Share different types of resources. We’ve both had the opportunity to engage with all different types of resources, including and not limited to videos, articles, books, movies, and shows. It can be extremely helpful for different learning styles to interact with a variety of resources to help break down complex concepts. Amplify Black voices. Elevate the work of Black LGBTQ+ artists and organizers. Let’s stop asking Black, Indigenous, and other people of color to teach us.

Talking Points & Resources for Conversations About Antiracism

Empower yourself with knowledge. We recommend that you’ve read or are willing to read alongside and interact with whatever resources you share so that you can have thoughtful and informed conversations with your families and communities.

Black Lives Matter. In the United States, a country founded by means of genocide, white supremacy, slavery, and sexual terrorism on stolen land, we have not healed or repaired these injustices. The repercussions of slavery, Jim Crow, and segregation continue. They are the bedrock of mass incarceration, police brutality, food insecurity, wealth inequality, and the daily injustices that threaten Black lives. Saying “Black Lives Matter” does not mean other lives don’t matter. It acknowledges that in order for liberation to happen for anyone, regardless of their race, gender, religion, sexuality, socio-economic class, ability, or identity in any way, we have to orient our anti-oppression work around the original infractions in America. That’s where we start.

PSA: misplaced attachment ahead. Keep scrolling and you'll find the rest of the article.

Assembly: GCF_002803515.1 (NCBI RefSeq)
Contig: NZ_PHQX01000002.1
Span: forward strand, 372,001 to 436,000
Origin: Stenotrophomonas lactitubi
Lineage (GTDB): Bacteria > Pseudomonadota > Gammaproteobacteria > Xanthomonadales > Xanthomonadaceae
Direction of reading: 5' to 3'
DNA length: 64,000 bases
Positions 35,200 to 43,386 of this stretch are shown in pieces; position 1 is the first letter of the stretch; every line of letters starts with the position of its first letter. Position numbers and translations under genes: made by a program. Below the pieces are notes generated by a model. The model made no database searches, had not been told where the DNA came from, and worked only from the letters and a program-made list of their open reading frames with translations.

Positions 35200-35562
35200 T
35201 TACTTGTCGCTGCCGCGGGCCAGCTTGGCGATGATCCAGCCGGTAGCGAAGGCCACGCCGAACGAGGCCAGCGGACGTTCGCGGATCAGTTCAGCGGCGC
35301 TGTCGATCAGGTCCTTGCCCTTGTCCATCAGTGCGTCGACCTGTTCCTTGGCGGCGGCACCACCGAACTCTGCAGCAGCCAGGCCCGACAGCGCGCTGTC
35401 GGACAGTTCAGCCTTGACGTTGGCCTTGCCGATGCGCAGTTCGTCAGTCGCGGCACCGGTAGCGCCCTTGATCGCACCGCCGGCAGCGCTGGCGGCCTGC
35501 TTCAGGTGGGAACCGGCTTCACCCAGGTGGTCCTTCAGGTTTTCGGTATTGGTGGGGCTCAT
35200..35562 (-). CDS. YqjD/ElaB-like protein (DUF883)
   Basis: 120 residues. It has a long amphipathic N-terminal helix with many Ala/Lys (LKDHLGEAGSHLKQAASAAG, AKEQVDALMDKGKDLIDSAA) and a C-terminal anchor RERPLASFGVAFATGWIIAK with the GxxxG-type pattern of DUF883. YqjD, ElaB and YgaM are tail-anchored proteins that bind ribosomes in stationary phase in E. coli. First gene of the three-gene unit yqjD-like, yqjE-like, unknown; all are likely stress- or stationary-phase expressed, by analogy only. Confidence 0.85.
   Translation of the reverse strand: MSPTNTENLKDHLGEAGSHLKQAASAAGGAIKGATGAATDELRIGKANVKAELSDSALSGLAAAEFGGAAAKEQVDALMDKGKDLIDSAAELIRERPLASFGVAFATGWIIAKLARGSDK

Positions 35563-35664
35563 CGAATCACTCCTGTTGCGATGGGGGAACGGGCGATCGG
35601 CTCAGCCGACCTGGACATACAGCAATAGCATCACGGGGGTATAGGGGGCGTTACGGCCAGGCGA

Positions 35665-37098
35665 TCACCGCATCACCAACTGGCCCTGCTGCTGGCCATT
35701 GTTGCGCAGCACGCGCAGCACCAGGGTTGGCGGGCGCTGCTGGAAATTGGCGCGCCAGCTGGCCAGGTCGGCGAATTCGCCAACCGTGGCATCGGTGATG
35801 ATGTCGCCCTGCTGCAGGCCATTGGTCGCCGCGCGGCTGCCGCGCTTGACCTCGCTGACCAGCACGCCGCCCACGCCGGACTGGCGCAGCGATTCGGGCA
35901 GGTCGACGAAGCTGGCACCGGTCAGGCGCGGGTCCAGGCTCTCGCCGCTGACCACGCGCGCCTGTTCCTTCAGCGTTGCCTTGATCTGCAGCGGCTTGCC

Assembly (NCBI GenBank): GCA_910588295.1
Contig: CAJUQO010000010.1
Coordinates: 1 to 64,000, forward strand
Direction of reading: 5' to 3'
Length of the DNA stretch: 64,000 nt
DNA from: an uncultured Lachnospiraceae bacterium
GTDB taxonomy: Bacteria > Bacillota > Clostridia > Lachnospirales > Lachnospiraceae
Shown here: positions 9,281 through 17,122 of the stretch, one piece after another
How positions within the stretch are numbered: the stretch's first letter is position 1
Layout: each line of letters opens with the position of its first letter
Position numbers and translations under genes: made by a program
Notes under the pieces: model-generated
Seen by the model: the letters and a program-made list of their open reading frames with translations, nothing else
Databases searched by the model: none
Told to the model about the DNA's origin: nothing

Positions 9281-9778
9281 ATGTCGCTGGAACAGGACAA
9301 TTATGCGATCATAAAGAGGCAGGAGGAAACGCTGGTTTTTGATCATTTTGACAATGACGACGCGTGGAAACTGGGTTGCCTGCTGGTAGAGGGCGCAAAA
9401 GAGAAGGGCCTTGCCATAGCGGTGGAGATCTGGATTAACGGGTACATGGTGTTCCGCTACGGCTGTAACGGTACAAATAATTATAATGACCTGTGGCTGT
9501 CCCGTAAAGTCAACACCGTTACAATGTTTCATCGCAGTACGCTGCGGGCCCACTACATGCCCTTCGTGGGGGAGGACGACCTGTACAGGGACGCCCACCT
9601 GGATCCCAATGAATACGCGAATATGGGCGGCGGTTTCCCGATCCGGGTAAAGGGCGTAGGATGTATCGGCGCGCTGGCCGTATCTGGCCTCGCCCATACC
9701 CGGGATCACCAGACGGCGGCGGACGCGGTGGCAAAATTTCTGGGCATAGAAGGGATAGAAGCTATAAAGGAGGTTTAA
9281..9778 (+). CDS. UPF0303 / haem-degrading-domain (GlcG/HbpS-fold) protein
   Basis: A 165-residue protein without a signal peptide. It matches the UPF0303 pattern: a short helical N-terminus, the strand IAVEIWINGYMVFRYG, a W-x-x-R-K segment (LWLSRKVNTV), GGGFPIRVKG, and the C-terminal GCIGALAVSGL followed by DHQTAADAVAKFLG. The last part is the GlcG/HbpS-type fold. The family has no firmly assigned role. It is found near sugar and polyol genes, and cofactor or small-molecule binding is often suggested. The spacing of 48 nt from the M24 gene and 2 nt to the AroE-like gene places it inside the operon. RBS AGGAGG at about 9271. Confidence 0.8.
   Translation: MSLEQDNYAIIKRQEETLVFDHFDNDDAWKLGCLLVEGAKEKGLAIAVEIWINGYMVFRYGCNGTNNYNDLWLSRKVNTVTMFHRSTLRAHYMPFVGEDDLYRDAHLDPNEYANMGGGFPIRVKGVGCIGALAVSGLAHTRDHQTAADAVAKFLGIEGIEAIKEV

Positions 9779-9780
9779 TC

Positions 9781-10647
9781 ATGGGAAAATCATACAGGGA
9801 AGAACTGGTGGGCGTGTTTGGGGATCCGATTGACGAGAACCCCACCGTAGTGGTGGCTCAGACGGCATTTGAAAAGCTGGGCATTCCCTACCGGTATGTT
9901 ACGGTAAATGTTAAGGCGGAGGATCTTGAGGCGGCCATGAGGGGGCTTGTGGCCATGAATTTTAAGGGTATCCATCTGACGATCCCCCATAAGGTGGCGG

Police brutality. This is both complex and essential for conversations about racism and white supremacy in the United States. Regardless of your personal thoughts or beliefs about law enforcement, it remains a devastating fact that there is a racist history within the criminal justice system that disproportionality kills, assaults, and incarcerates Black people and people of color in ways that further perpetuate the institutionalized racism that is a result of slavery and Jim Crow. If you receive push back as you broach these dire truths, we recommend finding statistics that help provide the vivid and terrifying reality that has long been underway.

White privilege. We believe that work around antiracism requires starting with recognizing and interrogating our white privilege. In order to have informed conversations, it’s important to be aware of the ways in which privilege and systemic oppression play a role, in addition to the variety and intersecting identities we each have (check out the term “intersectionality” coined by Kimberlé Crenshaw). This is a process that you, the reader, may have already started or been doing for a long time and will take patience in introducing that conversation to family and community members. We’ve included resources below that can be a helpful start in examining the massive role privilege plays.